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RNLI: The Lifeboat Crews

Hello and welcome to my blog. It’s wonderful to see you again and I hope you’ve had a good week. I’m very excited about the next series of blogs so I’m going to dive straight in.

The RNLI is recognised as being “just about the ultimate lifeboat service” and over the next few weeks I’m going to look at various aspects of the organisation through the eyes of Dave Cassan, Shoreham RNLI’s Press Officer, a lifeboat mechanic and some of the crews’ wives and families.


Dave Cassan has been volunteering at Shoreham RNLI for the last 17 years. He spent 10 years crewing both the Inshore (ILB) and All Weather Lifeboat (ALB), followed by a further 5 years just on the ALB. He retired from the crews 2 years ago so he could devote more time to management roles at the lifeboat station. 

In this blog he talks about the lifeboat men.

“The vast majority of crews are between about 20 years old and mid 50s. If someone wants to join, they’ve got to live within one and a half miles of the station because you’ve got eleven minutes from the pager going off in your pocket to the big boat (ALB) hitting the water. 

If it’s a life saving shout then all Hells let loose at the lifeboat station. We get that boat out as quickly as we can and go with the minimum amount of crew as long as we have a qualified coxswain, qualified navigator and qualified mechanic on board.  When she goes you’ll find that nobody goes anywhere forward of the tail end of the stern. You’ve got 30 tonnes of lifeboat travelling at 30 mph down a slipway and you just don’t want to get caught out.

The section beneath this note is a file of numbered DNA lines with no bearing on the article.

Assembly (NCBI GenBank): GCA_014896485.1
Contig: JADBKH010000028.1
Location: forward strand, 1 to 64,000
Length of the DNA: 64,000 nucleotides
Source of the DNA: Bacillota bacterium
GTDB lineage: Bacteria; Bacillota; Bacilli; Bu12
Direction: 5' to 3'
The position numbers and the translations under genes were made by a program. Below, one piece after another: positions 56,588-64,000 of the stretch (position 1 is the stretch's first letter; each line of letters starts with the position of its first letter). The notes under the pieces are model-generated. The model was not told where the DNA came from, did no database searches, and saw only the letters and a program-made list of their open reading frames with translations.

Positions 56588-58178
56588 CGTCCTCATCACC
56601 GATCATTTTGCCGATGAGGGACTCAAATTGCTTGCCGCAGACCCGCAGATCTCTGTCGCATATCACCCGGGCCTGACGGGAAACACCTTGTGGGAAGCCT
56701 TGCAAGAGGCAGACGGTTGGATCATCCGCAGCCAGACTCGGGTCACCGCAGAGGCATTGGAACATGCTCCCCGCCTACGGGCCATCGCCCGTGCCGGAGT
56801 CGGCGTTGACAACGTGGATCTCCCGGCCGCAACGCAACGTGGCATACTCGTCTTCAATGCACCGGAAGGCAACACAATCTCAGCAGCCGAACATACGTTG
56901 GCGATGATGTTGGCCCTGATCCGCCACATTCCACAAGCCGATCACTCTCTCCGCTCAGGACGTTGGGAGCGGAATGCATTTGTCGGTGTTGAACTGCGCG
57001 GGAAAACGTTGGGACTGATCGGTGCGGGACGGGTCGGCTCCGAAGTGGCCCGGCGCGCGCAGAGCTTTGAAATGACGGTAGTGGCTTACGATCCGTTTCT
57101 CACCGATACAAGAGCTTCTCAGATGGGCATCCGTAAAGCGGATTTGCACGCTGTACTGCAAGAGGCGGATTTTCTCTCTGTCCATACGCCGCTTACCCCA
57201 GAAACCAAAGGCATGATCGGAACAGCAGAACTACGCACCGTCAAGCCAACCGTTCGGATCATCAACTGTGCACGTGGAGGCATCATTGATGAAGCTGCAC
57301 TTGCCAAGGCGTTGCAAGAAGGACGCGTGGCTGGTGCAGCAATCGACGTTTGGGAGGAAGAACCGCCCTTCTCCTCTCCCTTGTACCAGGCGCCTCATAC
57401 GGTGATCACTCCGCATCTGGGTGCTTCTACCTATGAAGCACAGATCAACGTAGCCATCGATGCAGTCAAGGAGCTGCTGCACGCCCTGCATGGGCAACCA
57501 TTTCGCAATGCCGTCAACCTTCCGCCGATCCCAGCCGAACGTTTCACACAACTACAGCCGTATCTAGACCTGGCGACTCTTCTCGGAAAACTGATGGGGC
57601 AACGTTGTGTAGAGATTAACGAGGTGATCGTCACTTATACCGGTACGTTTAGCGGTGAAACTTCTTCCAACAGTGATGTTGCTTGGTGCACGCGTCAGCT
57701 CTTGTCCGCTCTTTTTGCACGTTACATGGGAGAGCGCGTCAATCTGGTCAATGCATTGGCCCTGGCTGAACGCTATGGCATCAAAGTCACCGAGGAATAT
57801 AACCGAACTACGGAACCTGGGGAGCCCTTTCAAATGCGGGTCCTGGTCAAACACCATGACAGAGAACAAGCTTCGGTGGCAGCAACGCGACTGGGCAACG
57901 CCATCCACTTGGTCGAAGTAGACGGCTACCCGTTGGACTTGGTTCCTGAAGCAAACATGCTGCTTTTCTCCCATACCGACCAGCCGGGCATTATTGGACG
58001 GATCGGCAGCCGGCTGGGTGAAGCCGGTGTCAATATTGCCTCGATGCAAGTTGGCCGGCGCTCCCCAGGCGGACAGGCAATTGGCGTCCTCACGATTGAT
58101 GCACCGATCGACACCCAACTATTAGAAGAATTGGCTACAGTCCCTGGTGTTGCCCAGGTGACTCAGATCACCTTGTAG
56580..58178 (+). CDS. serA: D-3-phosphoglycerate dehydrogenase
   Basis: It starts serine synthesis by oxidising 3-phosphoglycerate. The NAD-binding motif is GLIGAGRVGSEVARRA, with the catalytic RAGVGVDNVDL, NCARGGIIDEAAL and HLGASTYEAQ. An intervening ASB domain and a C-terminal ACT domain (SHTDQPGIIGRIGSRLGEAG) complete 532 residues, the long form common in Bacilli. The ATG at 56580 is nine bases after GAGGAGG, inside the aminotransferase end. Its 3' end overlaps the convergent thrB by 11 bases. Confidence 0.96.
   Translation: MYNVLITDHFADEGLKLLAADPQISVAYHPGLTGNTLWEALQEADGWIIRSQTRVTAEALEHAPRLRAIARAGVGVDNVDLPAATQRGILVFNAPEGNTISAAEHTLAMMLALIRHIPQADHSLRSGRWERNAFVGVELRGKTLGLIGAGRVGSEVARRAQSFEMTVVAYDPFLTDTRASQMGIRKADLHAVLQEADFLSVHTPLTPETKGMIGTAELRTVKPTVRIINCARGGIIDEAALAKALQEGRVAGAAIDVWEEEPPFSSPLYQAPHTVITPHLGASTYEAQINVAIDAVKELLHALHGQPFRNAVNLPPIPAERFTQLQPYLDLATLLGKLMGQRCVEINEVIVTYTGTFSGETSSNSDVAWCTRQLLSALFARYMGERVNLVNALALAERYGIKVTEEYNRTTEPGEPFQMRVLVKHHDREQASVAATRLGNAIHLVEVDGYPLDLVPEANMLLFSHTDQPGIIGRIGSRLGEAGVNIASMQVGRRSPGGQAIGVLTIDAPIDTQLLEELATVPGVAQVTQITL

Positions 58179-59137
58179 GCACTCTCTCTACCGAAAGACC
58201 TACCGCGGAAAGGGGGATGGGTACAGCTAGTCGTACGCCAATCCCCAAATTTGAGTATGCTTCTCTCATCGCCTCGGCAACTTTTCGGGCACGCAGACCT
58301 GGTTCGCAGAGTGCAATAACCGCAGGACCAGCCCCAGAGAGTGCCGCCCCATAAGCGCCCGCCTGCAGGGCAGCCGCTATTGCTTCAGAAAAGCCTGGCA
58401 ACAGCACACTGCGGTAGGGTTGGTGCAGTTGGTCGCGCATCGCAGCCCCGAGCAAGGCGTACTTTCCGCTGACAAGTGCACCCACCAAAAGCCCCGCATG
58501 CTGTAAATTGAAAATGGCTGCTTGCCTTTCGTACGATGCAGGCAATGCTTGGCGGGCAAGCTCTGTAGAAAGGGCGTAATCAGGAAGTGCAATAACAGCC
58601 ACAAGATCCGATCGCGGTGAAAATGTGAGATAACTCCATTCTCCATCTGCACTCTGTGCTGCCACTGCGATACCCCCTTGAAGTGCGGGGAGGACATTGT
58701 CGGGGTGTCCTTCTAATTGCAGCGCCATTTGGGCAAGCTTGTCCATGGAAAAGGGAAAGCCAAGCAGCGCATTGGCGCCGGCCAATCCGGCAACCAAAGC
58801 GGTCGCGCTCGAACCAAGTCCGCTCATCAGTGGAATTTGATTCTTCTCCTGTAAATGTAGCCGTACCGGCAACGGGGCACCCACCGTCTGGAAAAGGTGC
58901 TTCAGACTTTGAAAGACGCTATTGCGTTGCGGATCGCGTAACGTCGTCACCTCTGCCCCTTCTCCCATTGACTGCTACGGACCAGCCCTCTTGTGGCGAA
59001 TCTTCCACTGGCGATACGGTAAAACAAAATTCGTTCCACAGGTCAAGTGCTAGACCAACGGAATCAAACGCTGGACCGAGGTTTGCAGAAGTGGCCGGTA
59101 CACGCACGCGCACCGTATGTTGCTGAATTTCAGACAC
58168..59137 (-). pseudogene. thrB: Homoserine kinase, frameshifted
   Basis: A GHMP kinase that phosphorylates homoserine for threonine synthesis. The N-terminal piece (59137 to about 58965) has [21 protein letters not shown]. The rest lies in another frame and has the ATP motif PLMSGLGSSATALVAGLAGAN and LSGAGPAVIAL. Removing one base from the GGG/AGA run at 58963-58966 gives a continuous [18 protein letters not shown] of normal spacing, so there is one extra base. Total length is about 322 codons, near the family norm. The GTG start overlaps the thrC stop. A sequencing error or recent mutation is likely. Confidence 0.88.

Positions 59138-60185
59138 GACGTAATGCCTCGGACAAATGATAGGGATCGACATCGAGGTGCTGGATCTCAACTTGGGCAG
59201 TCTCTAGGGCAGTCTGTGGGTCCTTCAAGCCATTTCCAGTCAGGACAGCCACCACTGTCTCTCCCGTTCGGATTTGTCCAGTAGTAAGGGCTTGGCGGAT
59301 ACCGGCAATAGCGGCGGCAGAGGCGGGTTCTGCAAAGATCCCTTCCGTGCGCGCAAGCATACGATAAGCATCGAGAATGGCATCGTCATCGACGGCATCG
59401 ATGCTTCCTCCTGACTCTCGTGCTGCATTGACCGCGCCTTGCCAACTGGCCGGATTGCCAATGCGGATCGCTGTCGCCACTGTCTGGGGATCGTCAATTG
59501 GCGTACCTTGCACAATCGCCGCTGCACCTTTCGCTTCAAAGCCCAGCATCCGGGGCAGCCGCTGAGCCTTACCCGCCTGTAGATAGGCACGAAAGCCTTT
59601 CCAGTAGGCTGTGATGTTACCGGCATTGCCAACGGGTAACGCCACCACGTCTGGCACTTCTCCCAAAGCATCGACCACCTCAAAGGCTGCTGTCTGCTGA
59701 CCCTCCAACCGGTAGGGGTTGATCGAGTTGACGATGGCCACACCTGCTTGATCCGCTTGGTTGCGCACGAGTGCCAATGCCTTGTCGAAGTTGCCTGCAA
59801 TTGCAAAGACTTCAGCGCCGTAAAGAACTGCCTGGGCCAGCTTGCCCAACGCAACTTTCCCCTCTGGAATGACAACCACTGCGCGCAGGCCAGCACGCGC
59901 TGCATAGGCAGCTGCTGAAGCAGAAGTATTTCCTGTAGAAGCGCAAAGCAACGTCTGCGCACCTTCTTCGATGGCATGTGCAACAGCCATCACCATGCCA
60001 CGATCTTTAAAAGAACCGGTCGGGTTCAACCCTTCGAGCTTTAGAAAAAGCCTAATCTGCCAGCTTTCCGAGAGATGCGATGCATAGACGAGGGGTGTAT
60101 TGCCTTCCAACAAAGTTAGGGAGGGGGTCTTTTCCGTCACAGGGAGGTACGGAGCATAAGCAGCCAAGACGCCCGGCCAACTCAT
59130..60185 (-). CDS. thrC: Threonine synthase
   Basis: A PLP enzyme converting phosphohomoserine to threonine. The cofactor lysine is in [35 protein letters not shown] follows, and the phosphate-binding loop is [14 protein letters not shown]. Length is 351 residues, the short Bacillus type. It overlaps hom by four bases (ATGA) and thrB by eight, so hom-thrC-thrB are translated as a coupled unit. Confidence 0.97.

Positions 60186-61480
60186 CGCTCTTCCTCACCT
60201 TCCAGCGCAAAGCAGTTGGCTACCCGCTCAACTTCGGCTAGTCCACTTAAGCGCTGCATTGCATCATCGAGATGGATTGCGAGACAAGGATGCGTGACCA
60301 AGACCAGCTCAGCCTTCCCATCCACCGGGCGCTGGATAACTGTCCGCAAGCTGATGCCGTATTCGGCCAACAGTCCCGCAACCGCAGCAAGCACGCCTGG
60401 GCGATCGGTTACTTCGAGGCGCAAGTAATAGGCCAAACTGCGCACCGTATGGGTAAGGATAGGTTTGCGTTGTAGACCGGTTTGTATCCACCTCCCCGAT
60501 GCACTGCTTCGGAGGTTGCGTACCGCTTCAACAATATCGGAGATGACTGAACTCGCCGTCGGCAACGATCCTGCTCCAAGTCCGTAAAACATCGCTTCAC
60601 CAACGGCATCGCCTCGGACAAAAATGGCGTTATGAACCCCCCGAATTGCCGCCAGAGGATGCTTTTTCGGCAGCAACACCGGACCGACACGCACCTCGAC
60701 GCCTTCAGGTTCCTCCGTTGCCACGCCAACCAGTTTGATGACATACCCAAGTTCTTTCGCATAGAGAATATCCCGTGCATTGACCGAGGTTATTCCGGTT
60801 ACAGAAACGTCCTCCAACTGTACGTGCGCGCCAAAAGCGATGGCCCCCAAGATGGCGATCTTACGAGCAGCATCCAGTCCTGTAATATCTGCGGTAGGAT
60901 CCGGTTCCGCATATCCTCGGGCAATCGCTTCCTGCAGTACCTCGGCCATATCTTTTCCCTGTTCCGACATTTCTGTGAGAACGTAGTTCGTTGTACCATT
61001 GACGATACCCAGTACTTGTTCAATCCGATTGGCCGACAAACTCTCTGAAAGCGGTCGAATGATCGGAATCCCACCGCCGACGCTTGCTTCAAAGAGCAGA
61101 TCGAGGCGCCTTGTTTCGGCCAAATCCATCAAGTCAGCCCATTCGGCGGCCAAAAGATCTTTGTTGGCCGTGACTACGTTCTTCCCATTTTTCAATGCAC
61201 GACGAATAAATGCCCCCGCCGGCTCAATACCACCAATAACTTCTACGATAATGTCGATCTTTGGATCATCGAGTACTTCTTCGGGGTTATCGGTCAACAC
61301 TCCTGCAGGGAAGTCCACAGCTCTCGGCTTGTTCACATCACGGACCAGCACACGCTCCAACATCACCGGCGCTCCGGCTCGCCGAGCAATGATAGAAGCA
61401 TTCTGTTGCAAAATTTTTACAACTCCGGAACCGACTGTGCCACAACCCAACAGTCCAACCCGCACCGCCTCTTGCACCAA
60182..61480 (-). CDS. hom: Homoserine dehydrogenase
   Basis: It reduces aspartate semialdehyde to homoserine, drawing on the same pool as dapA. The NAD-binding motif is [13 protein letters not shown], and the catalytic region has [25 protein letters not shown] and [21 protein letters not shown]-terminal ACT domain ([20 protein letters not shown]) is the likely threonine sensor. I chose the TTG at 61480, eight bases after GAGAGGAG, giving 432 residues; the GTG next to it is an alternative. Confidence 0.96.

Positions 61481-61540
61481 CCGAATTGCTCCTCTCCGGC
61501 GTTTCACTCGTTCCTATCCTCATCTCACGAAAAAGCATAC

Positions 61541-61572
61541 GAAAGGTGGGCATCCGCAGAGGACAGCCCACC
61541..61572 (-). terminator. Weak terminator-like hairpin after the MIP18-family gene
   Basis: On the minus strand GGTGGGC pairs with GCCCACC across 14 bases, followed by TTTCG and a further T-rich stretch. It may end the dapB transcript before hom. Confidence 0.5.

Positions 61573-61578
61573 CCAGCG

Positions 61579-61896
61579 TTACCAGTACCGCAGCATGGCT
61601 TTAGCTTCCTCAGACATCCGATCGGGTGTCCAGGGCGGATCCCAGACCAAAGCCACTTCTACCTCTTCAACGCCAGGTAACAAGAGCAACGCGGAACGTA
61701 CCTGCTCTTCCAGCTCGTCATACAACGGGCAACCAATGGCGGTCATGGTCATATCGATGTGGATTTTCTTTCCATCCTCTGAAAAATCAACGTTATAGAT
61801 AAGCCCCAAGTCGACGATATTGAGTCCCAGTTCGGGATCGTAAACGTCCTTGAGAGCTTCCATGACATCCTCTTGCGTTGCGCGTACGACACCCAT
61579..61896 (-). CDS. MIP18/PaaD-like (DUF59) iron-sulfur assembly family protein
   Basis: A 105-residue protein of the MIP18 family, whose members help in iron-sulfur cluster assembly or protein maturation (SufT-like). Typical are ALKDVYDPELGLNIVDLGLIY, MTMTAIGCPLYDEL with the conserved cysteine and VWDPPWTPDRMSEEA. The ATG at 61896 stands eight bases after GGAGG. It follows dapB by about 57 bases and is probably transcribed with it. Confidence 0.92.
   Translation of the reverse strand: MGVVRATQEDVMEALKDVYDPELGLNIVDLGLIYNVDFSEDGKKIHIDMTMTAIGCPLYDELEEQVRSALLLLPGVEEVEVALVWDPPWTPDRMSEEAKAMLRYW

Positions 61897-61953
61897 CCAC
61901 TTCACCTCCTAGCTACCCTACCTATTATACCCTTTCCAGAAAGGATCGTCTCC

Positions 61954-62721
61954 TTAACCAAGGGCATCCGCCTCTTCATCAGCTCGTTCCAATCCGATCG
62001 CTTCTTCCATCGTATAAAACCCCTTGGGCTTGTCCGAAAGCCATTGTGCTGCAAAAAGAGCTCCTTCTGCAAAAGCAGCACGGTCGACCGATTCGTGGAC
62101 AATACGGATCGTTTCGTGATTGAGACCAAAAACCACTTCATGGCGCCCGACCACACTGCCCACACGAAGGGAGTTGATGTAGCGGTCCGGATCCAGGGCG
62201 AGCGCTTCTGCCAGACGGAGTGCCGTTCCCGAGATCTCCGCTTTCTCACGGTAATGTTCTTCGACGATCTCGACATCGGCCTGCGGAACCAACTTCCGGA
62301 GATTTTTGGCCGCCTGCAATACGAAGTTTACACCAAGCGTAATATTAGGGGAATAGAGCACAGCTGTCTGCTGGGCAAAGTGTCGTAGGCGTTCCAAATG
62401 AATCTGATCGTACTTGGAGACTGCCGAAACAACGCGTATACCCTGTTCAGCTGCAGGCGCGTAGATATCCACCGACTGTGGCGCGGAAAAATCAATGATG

There is an adrenaline rush when the pager goes off but by the time the boat’s launched you’ve had 10-12 minutes and you have calmed down. Then you’re completely focused on what you’re going to do.

The coxswain is in charge the moment the lifeboat hits the water and one of his main jobs is to make sure the crews are capable of doing their job when they get there. It’s no good getting to the casualty in 25 minutes if your crew can hardly move when they arrive. On the ILB if it’s hurting you slow down a bit, Enid Collett has hydraulic seats so it’ll be more comfortable at speed but you won’t be able to tell how much of a pounding you’re taking.

Our coxswain is Peter Huxtable and he’s the boss. Without trying to sound soppy or anything, the respect the crews have for him is unbounded, it’s incredible. If you look out and it’s breakers and you think, “Oh,” but Peter says, “Get on board,” you get on board because if Peter goes to sea, the crews know they will come back and the casualties will come back. 

There’s a bonding between the crews, and while I don’t want you to think that we put ourselves in as much danger as, for instance, the armed forces, they always talk about a bonding between a platoon and I think you get that at every lifeboat station. Ninety-nine times out of a hundred it’s never going to manifest itself, but there are people here that you wouldn’t mix with socially but they’d lay down their life for you and you’d do the same for them. 

We all have our own reasons for why we do it. There are guys here who don’t want to leave Shoreham in case there’s a shout. A lot of them are self-employed, yet they turn up every time and go to sea every time and they lose money hand over fist because of it.

Shoreham lifeboat is full of consummate lifeboat men. That’s one of the reasons that the RNLI is so effective; the lifeboats are crewed by men who want to do it. It’s not a job, it’s a vocation.”



Next week I’ll be dealing with some of the types of incidents in which Shoreham RNLI have been involved.

See you next week. Ta-ra.

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